“Counsel for Digicel and Transact engaged extensively with the members of the Commission and explained in detail how the ILD service as provided is wholly in accordance with the Telecommunications Licences operated by Digicel and Transact.

“Digicel would note that the Commission ruled that Crown counsel, Maurice Cottle, was not to be allowed to make oral submissions to the enquiry on the basis that Mr. Cottle had failed to provide written submissions to the Commission and had not adhered to the rules of the enquiry as set down by the Commission in advance.

“Digicel was also contented to note that the Commission firmly resisted efforts by Mr. Cottle to have the enquiry today further delayed or interfered with.”

Commenting further on Mr Cottle’s actions and excuse of a copier glitch for not having copies of submissions, Mr Caines said: “This is not only extremely unfair to Digicel and Transact, but to all industry players who have an interest in the matters at issue. Digicel and Transact were pleased with the manner in which the Commission dealt with these efforts to derail proceedings today and also the Commission’s resolve to see matters proceed in accordance with the rules of the enquiry. The telecoms industry and Bermuda generally deserves better than excuses about malfunctioning photocopiers in the AG’s chambers and the like.”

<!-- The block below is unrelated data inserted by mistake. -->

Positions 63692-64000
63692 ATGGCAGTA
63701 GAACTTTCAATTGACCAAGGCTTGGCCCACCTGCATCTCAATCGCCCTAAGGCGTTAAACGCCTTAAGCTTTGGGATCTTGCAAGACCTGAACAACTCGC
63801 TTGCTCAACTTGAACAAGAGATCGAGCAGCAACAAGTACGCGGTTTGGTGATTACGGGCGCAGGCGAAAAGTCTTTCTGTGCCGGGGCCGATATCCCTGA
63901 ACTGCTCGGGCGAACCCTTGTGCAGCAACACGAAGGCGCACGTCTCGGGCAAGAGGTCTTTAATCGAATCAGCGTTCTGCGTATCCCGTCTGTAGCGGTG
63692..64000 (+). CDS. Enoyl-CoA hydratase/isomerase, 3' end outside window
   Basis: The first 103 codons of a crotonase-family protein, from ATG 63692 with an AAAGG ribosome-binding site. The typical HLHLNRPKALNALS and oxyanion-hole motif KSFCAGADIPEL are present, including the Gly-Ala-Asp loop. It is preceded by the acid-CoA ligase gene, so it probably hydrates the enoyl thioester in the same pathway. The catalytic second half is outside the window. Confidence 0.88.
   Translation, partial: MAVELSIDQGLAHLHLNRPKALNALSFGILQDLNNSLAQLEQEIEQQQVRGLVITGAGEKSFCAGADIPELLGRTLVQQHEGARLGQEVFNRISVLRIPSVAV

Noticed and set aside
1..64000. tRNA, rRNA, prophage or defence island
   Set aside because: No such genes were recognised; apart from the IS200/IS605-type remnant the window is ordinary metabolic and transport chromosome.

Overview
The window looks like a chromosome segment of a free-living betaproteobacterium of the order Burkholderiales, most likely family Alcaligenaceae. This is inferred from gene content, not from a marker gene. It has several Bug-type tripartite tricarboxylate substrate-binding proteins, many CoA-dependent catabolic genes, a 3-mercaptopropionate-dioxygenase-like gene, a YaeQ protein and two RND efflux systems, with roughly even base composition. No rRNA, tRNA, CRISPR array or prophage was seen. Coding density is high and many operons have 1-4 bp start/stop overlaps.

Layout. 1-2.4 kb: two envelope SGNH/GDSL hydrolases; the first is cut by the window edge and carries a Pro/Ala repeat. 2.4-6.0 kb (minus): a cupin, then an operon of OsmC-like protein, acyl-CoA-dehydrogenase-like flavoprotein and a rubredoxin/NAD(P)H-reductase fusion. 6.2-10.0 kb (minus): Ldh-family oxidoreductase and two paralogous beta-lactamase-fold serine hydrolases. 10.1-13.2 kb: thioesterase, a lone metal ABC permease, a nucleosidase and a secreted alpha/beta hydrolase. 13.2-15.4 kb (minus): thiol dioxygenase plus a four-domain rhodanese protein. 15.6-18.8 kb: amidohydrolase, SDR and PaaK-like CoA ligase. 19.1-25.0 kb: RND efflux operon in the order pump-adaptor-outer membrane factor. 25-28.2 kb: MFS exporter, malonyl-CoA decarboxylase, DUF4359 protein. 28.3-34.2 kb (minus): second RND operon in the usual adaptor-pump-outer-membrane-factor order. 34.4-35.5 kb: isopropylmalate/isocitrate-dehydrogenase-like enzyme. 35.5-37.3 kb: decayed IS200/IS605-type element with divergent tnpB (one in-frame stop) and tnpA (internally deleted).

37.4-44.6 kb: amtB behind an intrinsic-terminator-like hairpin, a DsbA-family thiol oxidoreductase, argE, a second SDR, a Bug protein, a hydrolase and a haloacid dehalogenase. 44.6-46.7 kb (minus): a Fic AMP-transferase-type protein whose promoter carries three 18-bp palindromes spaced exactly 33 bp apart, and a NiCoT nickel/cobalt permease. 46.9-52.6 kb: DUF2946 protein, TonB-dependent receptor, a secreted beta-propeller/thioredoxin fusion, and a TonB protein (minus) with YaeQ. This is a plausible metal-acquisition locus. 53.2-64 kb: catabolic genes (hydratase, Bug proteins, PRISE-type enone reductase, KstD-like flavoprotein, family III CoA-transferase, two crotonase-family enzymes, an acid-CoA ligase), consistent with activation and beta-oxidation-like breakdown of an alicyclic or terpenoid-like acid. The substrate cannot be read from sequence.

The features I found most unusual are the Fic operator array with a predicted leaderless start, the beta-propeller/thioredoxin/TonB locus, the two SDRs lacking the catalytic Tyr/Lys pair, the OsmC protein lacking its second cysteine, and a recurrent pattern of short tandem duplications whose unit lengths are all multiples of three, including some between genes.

“Digicel has fully reserved all of its rights in respect of the letter provided to the Commission after the lunchtime adjournment by Mr Cottle in which the Minister of Environment, Planning and Infrastructure strategy apparently sought to expand the terms of reference of the Telecommunications Commission based on advices provided by Mr Cottle.

“Digicel is most concerned with the representations by Crown counsel that the expansion of the terms of reference is apparently as a result of complaints made by Digicel. This position is completely disingenuous and wholly untrue. Digicel would note the fact that the original reference to the Telecommunications Commission was provided on December 16th of last year and would question why this request to expand the Commission’s remit was made some four hours after the Commission had begun its proceedings this morning. The sequence of events is a matter of very serious concern to Digicel and Transact.

“Digicel and Transact are entirely confident that all allegations that have been levelled in respect of the ILD service will, eventually, be demonstrated to have been completely baseless and wholly without merit. Digicel and Transact are most grateful to the members of the Telecommunications Commission for their diligence and attention to the matters at issue and look forward to a fulsome vindication in due course.”

More delays: TBI boss Greg Swan (left) leaves yesterday's Telecoms Commission hearing

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Published February 07, 2012 at 1:00 am (Updated February 07, 2012 at 8:13 am)

Govt attempts to delay long-distance service hearing